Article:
Chancellor Angela Merkel will be replaced by Annegret Kramp-Karrenbauer as the leader of Germany’s centre-right Christian Democratic Union (CDU) party.
The choice was made by 999 voting delegates at a party congress in the German city of Hamburg on Friday, the day Merkel was seen off with a nine-minute standing ovation after 18 years as the party chief.
Friday’s two-round vote came weeks after Merkel, 64, decided in October not to seek re-election to the post while expressing her readiness to stay on as Germany’s chancellor for the remaining three years of her term.
Kramp-Karrenbauer – a Merkel protege – defeated Friedrich Merz, a Merkel rival who has questioned the constitutional guarantee of asylum to all “politically persecuted” in the second round with 517 votes to 482.
In the first round, Kramp-Karrenbauer won 450 votes, Merz took 392 votes and Health Minister Jens Spahn was eliminated with 157 votes.
In 2002, Merz lost to Merkel too. In Friday’s vote, he was backed by CDU members tired of Merkel’s consensual politics, including party veteran Wolfgang Schaeuble.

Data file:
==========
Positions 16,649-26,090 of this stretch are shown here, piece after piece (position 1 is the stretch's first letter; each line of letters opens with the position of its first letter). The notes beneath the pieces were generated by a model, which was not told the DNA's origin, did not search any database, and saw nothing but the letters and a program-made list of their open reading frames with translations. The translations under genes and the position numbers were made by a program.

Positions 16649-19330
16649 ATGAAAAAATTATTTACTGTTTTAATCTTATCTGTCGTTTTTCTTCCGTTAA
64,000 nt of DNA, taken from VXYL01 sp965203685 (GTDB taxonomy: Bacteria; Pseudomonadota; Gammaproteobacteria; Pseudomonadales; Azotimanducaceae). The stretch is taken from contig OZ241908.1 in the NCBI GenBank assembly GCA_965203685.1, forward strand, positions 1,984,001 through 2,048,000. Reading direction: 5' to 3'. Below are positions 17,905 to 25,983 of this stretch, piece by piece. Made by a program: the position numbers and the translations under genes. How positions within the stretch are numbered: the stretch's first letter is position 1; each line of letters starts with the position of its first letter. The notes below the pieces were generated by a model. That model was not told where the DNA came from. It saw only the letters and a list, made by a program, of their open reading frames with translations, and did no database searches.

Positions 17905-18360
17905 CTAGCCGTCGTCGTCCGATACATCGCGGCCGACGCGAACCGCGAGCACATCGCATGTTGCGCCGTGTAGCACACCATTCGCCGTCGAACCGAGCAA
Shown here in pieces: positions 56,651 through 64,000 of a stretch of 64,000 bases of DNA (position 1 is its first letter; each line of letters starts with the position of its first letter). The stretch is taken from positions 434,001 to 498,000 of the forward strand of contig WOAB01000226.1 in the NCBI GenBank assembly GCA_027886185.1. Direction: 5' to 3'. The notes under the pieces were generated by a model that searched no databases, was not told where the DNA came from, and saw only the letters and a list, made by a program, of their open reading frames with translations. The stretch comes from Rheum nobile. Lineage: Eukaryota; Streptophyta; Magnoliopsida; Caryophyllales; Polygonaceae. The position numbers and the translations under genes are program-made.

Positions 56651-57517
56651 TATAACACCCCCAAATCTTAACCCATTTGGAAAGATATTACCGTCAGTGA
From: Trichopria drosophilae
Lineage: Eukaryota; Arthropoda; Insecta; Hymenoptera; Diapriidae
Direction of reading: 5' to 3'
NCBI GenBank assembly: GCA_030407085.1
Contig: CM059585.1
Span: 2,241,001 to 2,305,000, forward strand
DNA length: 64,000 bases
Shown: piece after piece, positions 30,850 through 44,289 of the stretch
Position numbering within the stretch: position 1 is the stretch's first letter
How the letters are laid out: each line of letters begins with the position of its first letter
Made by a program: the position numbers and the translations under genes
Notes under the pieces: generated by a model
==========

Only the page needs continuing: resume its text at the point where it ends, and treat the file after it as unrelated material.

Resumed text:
Merz, 63, took clear positions that appealed to rank-and-file party members hungry for a more clearly defined party after 13 years under Merkel as chancellor. He wanted tax cuts, a stronger European Union and a more robust approach to challenging the far right.
Al Jazeera’s Dominic Kane, reporting from Hamburg, said Kramp-Karrenbauer’s election meant “more of the same” for CDU.
“She was seen by many as the continuity candidate, as the protege of Angela Merkel. And therefore it will be plain sailing,” he said.
“We can expect these two ladies in many press conferences over the course of weeks, months and a few years even where there will be a slow transition from Angela Merkel to Annegret Kramp-Karrenbauer.
“Kramp-Karrenbauer will perhaps be the leading campaigner for the CDU in the state elections next year. So there will be an orderly transition.”
Ahead of the party congress, Economy Minister Peter Altmaier, a Merkel ally, said, “I am convinced that with Annegret Kramp-Karrenbauer we have the best chance of the CDU winning an election.”
She would be the most dangerous candidate to face the centre-left Social Democrats and the ecologist Greens, he added.
Kramp-Karrenbauer’s trump card was her record as a former state premier in Saarland, where she led a broad coalition with the Greens and pro-business Free Democrats, alliance-building skills useful in Germany’s fractured political landscape.
The 56-year-old has differentiated herself from Merkel on social and foreign policy by voting in favour of quotas for women on corporate boards, which was opposed by Merkel, and by taking a tougher line on Russia.
But on what lies ahead for the CDU, Kramp-Karrenbauer said, “I have no particular recipe.”